Hurricane Katrina 10 Years Later
Remembering Hurricane Katrina 10 Years Later: Voices from the Storm
Democracynow.org – President Barack Obama is in New Orleans today to mark the 10th anniversary of Hurricane Katrina. According to prepared remarks, Obama will declare: “What started out as a natural disaster became a man-made one—a failure of government to look out for its own citizens.” In 2005, Democracy Now! was on the ground in the days following the storm that devastated the Gulf Coast, killing more than 1,800 people and forcing more than 1 million people to evacuate. We turn now to excerpts of Democracy Now!’s coverage of Hurricane Katrina.
Katrina remains the most catastrophic and costly hurricane in U.S. history
This week marks the 10th anniversary of the tragic day that Hurricane Katrina violently swept through the southeastern U.S. The historic storm killed almost 2,000 people, left thousands stranded without homes and scarred many lives for years to come.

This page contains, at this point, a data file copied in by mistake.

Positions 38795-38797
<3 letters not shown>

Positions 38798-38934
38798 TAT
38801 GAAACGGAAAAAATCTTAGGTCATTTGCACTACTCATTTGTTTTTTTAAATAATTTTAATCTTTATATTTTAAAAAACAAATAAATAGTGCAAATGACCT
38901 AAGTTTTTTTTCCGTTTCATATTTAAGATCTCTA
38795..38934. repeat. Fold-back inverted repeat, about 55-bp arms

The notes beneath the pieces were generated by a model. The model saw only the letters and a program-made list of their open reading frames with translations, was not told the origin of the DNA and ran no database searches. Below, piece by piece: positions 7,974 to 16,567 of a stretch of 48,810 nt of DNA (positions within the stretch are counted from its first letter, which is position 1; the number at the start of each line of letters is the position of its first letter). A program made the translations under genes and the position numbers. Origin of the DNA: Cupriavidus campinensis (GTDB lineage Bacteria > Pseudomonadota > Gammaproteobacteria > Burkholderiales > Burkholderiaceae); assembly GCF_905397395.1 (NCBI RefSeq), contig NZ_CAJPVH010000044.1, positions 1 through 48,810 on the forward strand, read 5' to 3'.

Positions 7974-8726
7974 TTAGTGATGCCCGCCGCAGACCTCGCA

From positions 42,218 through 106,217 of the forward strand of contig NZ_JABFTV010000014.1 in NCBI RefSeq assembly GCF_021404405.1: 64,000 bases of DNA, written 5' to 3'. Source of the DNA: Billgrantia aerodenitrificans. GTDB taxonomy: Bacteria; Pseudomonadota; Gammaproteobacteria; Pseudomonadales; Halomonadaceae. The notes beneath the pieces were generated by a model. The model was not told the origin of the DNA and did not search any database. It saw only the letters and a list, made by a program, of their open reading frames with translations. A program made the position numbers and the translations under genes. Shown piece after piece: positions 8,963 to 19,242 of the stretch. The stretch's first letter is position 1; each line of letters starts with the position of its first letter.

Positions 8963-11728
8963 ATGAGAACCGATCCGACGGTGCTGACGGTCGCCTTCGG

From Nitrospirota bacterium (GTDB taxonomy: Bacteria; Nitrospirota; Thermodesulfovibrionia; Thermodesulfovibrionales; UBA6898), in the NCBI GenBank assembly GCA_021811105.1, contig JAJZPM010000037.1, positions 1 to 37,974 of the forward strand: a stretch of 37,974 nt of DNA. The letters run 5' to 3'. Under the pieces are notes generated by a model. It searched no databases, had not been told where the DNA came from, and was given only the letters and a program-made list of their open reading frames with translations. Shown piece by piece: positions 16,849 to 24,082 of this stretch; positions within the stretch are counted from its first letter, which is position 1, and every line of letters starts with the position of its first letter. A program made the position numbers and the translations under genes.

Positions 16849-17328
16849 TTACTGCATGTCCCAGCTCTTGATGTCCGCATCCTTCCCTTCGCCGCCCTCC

Katrina initially touched down in southeast Louisiana as a Category 3 storm on Aug. 29, 2005, at 6 a.m. As it worked its way up the southeast, it left the city of New Orleans unrecognizable. Over 100,000 homes were destroyed, and 80% of the city was flooded.
The government issued close to $142 billion in relief funds for the southeast region of the country, providing injured and displaced people, food, shelter and medical care.
The southeastern U.S. is still recovering 10 years later. The population of New Orleans dropped drastically after Hurricane Katrina, from 483,633 residents before the storm, down to around 200,000 in 2006. Relief organizations like Habitat for Humanity and the American Red Cross have made it possible for the New Orleans population to increase to approximately 378,315 residents.
Watch the video above to see the evolution of New Orleans, 10 years after Hurricane Katrina.